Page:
Even if in the last couple of decades the crucial impact exercised by the rediscovery of the De Rerum Natura on Renaissance culture has been stressed in many ways, only very recently the relevance of that poem for Machiavelli’s conception of free will has begun to be fully appreciated. In this paper it will be argued that only if one interprets the relevant Machiavellian texts as presenting an indeterministic (Lucretian) view of free will can one solve the vexata quaestio of whether “il Segretario” had a consistent view of free will (he did!) and explain the place of that view in the context of Machiavelli’s political anthropology. More specifically, already in 1961 Sergio Bertelli discovered that Machiavelli had copied by his own hand the entire De Rerum Natura and added some marginalia to it. Since then the role that Lucretius, and through him, Epicureanism played in Machiavelli’s thought started to be investigated and understood. Surprisingly, however, the issue of free will was not very much at the center of these analyses. The main reason of that was, arguably, that many important interpreters (notably, Gennaro Sasso) interpreted Machiavelli’s remarks on free will as scattered, simplistic, and even contradictory. Prima facie, Machiavelli’s seems indeed to present a sort of pre-Kantian antinomy of free will, which however he never addresses explicitly. One the one hand, he writes passages as the following: “I hold it to be true that Fortune is the arbiter of one-half of our actions, but that she still leaves us to direct the other half, or perhaps a little less” (Principe, 25). On the other hand, he continuously stresses the role of four causal factors that, independently from each other, seem to make free will impossible: (i) Divine providence; (ii) The fate; (iii) Planetary influences; (iv) Polybian anacyclosis. In modern terms, these three factors have generally been interpreted as, respectively, theological-metaphysical determinism, astrological determinism, and historical determinism, and have been seen as incompatible with free will. Basing my interpretation on Alison Brown’s groundbreaking interpretation, I will argue that, for Machiavelli, (i) the above-mentioned causal factors are not to be interpreted as deterministic in nature; (ii) free will is real; (iii) and it is a causal property of human agents modeled on the Lucretian view.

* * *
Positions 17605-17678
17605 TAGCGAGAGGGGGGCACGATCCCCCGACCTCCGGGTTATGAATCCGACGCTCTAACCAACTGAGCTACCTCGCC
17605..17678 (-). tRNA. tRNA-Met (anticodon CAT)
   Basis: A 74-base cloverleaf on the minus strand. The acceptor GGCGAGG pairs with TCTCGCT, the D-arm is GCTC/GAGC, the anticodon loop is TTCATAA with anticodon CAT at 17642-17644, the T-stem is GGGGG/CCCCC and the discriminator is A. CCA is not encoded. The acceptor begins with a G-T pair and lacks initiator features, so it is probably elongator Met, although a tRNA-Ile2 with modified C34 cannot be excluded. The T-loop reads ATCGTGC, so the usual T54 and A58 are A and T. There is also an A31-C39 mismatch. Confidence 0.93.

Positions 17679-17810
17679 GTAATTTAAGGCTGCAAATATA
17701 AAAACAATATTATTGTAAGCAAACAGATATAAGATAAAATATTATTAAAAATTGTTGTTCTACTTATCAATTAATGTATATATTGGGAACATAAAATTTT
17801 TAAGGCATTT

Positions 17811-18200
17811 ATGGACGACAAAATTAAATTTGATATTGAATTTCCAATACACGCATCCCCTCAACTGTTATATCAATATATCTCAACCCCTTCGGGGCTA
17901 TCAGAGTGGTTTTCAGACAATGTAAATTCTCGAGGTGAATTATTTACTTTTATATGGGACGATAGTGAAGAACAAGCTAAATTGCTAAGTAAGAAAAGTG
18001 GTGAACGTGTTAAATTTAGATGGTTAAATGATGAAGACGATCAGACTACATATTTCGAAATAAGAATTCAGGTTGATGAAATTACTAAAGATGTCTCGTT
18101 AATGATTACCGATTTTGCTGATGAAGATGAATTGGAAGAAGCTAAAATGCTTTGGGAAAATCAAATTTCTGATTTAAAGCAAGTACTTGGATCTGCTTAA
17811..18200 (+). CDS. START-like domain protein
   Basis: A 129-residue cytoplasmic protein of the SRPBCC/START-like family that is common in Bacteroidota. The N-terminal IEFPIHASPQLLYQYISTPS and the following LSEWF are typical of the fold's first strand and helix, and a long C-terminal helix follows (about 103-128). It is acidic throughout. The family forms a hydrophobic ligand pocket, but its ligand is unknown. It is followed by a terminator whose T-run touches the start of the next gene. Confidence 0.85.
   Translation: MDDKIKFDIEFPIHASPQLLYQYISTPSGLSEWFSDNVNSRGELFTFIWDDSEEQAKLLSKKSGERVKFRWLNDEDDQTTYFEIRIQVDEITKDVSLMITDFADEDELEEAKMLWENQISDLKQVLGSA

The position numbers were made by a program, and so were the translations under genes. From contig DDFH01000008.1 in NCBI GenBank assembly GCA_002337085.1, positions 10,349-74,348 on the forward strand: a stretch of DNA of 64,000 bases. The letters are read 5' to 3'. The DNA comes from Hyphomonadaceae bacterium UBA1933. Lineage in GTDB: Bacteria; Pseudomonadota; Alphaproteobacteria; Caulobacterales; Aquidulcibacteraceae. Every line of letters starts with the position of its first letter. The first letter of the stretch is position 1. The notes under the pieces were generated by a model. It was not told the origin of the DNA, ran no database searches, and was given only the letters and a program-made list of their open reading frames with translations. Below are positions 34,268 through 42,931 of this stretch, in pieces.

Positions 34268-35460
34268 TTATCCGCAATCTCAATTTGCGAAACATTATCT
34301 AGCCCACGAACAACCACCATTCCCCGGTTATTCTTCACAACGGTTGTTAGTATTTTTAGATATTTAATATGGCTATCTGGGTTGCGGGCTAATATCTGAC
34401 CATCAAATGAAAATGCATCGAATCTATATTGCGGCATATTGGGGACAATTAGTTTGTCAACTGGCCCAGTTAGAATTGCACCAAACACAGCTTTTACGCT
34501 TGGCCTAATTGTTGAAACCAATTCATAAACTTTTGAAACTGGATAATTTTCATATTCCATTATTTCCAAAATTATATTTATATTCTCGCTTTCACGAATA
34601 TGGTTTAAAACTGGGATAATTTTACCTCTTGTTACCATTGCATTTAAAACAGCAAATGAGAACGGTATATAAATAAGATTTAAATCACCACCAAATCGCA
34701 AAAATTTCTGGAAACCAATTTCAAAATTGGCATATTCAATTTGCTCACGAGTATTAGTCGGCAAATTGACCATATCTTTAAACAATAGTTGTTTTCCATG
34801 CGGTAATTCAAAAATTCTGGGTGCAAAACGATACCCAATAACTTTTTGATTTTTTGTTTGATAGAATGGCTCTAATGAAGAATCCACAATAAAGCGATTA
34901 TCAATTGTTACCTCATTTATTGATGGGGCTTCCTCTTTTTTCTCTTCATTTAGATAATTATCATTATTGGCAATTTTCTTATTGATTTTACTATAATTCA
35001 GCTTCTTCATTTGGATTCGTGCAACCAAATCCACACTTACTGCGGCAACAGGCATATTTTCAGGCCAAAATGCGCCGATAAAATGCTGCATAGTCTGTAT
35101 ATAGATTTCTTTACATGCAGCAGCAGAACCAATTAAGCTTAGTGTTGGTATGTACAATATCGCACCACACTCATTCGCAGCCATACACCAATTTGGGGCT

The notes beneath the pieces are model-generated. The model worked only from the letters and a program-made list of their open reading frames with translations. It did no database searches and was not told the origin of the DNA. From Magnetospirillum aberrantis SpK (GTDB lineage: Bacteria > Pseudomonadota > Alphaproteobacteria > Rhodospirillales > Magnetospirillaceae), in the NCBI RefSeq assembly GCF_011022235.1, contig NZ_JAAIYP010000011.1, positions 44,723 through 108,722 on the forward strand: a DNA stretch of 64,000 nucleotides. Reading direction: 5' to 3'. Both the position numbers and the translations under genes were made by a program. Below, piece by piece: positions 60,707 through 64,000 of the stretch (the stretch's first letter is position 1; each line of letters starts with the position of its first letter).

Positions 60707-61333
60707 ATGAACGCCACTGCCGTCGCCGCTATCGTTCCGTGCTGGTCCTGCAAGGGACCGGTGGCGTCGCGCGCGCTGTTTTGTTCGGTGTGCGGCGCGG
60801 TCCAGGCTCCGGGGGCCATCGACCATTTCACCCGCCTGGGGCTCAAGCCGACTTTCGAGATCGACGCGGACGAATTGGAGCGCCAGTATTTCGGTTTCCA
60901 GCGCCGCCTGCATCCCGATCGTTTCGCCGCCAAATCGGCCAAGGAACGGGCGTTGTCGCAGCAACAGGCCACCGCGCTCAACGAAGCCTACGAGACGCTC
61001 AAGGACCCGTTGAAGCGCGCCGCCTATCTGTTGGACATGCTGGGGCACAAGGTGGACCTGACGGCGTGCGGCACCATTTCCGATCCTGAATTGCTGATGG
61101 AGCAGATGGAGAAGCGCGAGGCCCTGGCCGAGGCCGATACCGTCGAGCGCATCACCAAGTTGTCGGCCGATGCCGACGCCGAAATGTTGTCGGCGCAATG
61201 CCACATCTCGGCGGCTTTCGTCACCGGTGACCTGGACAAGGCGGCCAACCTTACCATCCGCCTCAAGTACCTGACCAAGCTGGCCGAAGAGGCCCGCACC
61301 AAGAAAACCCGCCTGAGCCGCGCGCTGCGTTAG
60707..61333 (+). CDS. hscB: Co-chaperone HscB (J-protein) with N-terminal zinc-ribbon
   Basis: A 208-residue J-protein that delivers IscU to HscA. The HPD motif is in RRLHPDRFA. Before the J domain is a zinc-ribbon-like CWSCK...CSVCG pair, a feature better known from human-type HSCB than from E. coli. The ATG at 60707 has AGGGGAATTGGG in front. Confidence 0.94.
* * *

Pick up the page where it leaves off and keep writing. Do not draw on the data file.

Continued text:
De Caro, M. (2020). Machiavelli's Lucretian View of Free Will. In V.P. P.R. Hardie (a cura di), Lucretius Poet and Philosopher. Background and Fortunes of "De Rerum Natura" (pp. 201-217). Berlin : De Gruyter.
|Titolo:||Machiavelli's Lucretian View of Free Will|
|Data di pubblicazione:||2020|
|Citazione:||De Caro, M. (2020). Machiavelli's Lucretian View of Free Will. In V.P. P.R. Hardie (a cura di), Lucretius Poet and Philosopher. Background and Fortunes of "De Rerum Natura" (pp. 201-217). Berlin : De Gruyter.|
|Appare nelle tipologie:||2.1 Contributo in volume (Capitolo o Saggio)|